depositing fluorine-rich radicals as the first radicals to serve as an etching agent for the underlying layer.
12 The method of claim 9 wherein depositing the second radicals comprises:
depositing carbon-rich radicals as the second radicals to serve as a compound-forming agent.
13. The method of claim 9 further comprising:
forming a fluorocarbon polymer layer as a mask to protect the plurality of lines in the underlying layer from being etched by the first radicals.
14. The method of claim 13 further comprising:
depositing oxygen-rich radicals to remove the photoresists, the fluorocarbon polymer layer, and portions of an amorphous carbon layer to form an array of lines in areas originally underneath the photoresists and the fluorocarbon polymer layer.
15. The method of claim 14 further comprising:
depositing fluorine-rich or chorine-rich radicals to etch a silicon-based layer to form the array of lines in the silicon-based layer.
16. The method of claim 9 further comprising:
forming substantially equally-spaced lines in layers underneath the underlying layer.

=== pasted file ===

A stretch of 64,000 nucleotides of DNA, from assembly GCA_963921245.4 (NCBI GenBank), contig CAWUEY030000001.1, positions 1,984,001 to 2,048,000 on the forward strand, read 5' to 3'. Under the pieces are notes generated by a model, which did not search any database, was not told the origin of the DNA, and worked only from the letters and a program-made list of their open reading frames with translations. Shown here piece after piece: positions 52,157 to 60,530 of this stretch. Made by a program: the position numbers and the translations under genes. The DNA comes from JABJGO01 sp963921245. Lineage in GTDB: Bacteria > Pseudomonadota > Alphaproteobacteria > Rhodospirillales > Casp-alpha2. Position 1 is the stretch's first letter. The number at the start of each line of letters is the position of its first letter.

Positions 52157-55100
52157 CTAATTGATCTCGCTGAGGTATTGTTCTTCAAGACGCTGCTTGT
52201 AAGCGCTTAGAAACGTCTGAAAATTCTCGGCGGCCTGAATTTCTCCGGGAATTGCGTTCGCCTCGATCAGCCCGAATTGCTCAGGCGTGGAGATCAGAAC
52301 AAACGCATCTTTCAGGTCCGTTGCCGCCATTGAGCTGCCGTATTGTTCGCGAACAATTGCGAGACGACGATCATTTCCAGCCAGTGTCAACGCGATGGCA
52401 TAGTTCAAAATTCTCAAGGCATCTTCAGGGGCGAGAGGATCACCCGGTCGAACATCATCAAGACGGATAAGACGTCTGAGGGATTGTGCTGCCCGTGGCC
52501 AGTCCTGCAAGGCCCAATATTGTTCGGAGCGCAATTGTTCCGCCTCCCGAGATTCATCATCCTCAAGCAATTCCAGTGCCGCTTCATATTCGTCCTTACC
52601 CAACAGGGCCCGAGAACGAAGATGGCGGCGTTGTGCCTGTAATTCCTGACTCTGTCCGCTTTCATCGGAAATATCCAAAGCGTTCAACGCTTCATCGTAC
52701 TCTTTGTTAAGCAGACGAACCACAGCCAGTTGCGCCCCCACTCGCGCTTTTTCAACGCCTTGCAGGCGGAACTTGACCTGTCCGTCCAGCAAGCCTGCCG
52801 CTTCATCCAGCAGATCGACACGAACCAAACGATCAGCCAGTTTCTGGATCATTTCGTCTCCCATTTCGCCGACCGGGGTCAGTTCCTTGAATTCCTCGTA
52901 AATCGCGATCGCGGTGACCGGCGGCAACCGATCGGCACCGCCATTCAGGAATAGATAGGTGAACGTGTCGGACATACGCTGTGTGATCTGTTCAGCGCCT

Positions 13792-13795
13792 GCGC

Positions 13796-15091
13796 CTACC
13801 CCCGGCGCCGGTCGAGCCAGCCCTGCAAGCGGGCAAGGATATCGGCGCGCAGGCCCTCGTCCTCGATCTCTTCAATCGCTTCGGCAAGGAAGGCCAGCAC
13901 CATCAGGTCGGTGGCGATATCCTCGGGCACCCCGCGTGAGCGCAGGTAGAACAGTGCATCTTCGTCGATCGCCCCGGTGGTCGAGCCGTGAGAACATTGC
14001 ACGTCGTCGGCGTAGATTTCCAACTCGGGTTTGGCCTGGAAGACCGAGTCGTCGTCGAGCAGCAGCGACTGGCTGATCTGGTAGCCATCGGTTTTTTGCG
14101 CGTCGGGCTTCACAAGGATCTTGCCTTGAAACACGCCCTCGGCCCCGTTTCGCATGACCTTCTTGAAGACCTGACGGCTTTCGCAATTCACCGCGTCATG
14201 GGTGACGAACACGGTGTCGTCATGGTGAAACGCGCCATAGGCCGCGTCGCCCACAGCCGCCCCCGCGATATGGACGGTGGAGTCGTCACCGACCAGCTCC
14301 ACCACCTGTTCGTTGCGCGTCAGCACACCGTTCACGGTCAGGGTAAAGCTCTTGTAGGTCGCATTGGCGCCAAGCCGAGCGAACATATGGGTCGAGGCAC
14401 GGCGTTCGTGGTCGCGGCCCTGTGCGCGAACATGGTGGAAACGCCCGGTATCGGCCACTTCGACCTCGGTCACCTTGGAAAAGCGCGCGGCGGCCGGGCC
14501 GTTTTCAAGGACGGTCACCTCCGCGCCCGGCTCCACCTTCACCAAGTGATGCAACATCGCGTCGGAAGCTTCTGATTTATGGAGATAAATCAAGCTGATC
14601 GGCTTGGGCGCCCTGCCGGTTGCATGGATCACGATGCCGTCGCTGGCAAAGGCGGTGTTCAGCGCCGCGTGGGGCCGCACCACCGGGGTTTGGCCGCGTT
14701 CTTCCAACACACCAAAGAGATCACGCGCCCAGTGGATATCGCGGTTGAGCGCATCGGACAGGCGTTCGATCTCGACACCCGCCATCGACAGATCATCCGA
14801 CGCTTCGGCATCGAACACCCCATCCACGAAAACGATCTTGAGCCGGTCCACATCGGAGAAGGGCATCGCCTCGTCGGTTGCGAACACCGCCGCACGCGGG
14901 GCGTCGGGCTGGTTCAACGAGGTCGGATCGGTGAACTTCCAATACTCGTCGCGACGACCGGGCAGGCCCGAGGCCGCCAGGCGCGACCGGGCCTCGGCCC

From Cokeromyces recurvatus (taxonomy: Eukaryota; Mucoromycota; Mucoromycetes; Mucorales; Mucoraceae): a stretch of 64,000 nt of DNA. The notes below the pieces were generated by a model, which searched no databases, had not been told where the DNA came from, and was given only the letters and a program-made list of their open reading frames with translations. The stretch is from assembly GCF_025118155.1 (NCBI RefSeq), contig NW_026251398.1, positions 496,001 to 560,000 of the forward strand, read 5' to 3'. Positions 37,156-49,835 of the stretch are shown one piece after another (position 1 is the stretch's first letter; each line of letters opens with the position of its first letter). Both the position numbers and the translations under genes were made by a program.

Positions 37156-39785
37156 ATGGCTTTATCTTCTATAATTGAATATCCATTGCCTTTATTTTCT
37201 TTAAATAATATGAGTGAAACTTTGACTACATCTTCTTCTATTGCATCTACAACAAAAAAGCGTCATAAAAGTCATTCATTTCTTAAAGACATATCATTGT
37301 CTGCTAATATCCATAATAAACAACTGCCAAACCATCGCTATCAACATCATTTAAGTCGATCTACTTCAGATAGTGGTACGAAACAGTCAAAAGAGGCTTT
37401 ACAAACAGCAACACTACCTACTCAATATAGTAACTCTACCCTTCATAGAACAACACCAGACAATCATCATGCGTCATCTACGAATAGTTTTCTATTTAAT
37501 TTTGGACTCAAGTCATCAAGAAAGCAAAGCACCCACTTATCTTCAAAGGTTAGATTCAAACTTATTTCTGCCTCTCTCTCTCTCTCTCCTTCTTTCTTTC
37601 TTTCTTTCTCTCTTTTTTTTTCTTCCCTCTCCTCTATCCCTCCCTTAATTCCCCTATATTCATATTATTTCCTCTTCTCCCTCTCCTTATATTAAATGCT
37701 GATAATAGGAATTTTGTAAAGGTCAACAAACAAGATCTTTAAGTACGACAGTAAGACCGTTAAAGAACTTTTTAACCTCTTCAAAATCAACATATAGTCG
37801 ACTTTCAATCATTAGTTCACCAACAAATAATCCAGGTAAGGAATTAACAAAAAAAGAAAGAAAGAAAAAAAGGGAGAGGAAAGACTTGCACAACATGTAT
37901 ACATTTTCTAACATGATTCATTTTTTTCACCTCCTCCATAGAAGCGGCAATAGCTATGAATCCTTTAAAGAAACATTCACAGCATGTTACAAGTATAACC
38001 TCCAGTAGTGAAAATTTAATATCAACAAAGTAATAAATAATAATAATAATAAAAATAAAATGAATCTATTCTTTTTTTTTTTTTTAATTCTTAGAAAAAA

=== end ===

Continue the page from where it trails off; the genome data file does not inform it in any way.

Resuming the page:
17. The method of claim 9 further comprising:
forming substantially equally-width lines in layers underneath the underlying layer.
18. A method comprising:
depositing a polymer pattern on an underlying layer in the presence of photoresists that lie the underlying layer; and
substantially simultaneously, removing a portion of the underlying layer.
19. The method of claim 18 wherein removing a portion of the underlying layer comprises:
removing the portion of the underlying layer exposed from the polymer pattern and the photoresists.
20. The method of claim 18 further comprising:
depositing fluorine-rich radicals and carbon-rich radicals to form the polymer pattern and to remove the portion of the underlying layer substantially simultaneously.